Open Research Tools and Technologies
Emacs and org-mode for reproducible research
Organize your research in plain text!
This presentation illustrates how the GNU Emacs text editor provides
an powerful integrated environment for reproducible research,
effectively bypassing the need for juggling different software in
order to write and execute code, manage data or write papers. GNU
Emacs as a long history, and is still widely used and supported by a
very active community of users and developers. A very popular feature
of GNU Emacs is Org-mode which, at its core, offers a markup language
similar to Markdown.
Following a brief introduction to Org-mode, this presentation
demonstrates its use for reproducible research: straightforward mixing
of prose and code, execution of code blocks as well as display of the
results. With Org-mode, GNU Emacs is turned into a computational
notebook which functionalities goes well beyond popular alternatives
such as Jupyter. Code blocks are not restricted to a particular
programming language and data can be passed between them: generate
data in C, analyse it in Python, visualise it with R, all in one
single executable document. Moreover, Org-mode documents are nothing
but plain text, making them inherently portable, sustainable, and
suited to version control - crucial qualities for academic research.
Moving on, I illustrate the export of Org-mode documents to richer
formats: PDF, ODT, HTML and many more - all from within GNU Emacs.
Lastly, I broaden the scope of this presentation and discuss the open
nature of GNU Emacs itself. Indeed, GNU Emacs is free (as in freedom)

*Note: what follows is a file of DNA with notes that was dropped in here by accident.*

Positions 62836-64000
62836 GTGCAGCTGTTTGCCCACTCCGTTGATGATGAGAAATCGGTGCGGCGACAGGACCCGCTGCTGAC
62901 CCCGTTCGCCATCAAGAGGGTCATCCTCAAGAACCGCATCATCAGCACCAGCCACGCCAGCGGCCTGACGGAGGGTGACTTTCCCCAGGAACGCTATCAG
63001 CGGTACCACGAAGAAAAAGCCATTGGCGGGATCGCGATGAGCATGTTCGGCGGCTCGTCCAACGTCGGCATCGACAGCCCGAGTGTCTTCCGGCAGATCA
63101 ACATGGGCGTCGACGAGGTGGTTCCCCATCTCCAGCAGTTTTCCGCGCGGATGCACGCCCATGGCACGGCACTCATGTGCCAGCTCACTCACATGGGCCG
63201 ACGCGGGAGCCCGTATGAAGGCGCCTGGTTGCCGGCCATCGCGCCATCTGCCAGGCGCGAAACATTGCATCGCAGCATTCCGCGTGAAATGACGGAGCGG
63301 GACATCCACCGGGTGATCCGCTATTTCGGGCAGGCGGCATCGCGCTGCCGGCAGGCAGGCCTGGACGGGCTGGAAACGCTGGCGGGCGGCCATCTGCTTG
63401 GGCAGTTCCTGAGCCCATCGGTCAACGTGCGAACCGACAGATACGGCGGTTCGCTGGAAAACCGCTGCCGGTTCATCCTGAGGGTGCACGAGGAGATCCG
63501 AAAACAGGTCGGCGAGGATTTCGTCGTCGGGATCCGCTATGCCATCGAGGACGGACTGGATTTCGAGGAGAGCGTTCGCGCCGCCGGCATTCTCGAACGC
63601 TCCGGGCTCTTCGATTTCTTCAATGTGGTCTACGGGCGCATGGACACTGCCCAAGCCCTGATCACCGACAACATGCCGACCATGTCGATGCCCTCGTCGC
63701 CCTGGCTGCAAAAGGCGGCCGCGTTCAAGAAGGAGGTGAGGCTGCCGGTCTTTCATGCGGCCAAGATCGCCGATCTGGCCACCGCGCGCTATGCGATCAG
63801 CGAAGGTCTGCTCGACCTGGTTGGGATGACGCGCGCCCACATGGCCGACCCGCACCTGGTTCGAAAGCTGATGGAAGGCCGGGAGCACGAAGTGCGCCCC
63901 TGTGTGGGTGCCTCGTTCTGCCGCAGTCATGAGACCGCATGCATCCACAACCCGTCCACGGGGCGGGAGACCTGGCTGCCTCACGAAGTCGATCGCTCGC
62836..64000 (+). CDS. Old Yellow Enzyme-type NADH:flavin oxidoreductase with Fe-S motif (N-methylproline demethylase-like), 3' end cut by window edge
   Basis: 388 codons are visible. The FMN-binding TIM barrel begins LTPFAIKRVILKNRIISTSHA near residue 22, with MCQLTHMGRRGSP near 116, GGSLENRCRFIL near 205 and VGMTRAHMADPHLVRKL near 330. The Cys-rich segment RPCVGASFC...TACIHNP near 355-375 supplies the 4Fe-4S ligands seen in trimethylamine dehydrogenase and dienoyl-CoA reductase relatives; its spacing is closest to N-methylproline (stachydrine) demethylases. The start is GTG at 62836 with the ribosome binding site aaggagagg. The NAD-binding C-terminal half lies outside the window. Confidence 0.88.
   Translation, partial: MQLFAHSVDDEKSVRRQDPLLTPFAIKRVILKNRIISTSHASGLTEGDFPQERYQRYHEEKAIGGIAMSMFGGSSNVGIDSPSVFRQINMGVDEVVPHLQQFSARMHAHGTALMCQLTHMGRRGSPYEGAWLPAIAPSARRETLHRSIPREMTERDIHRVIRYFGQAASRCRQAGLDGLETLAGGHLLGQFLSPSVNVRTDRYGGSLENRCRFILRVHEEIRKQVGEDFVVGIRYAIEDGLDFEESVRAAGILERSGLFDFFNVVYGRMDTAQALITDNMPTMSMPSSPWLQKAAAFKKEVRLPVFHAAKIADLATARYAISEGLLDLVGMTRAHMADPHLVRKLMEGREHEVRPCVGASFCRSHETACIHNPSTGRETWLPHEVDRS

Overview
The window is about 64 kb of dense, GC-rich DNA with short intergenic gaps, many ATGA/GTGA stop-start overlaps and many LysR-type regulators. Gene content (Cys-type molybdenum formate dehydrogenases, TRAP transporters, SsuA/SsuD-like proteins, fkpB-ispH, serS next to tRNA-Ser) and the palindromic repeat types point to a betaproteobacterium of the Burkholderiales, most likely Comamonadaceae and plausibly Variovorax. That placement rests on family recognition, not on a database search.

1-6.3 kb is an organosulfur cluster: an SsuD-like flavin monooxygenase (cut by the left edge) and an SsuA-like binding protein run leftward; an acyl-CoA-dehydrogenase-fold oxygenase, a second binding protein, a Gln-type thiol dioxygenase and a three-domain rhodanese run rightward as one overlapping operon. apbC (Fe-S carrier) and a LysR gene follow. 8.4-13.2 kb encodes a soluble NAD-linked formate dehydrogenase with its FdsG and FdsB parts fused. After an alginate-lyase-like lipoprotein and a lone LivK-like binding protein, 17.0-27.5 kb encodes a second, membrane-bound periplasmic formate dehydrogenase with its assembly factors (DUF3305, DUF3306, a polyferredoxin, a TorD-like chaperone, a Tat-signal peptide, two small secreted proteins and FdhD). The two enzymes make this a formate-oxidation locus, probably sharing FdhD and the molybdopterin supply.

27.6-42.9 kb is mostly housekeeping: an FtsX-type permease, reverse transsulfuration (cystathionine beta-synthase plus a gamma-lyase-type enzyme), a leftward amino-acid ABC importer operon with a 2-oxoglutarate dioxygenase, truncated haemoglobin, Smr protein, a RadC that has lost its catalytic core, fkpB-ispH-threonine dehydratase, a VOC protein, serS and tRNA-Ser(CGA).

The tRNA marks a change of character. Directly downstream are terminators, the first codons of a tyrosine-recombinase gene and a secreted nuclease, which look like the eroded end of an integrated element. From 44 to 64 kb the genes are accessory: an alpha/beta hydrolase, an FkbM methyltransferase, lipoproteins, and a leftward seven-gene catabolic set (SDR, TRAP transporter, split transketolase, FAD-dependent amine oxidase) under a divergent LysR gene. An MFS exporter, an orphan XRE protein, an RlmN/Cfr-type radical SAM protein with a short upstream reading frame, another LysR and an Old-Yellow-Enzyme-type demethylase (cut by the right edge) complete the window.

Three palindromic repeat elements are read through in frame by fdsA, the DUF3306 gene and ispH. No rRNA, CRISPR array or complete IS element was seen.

software under a copyleft license. This ensures that GNU Emacs remains
sustainable, community-owned software: GNU Emacs will never be
"discontinued" or its features reduced inside a "community edition".
If GNU Emacs is widely used among GNU/Linux users, it is a rather
unusual component of nowadays researchers' toolbox. This presentation
is an opportunity for attendees to (re)discover GNU Emacs,
not so much as a code editor, but as a powerful tool for reproducible
research, from day-to-day data collection and analysis, all the way to
paper publication. Despite being over 30 years old, GNU Emacs comes
with with very modern ideas, highly relevant to today's discussions of
openness and reproducibility in scientific research. Beyond the tool
itself, this presentation is an opportunity to sparkle discussions on
the nature of research tooling. GNU Emacs has always been developed
and maintained in the open, and its license ensures that it will
always be. GNU Emacs maintenance and development is a collective,
not-for-profit effort of thousands of developers worldwide and anyone
wanting to make modifications to it is welcome to do so. This ensures
both reliability and sustainability, which are key characteristics for
any tool at the core of a reproducible research practice.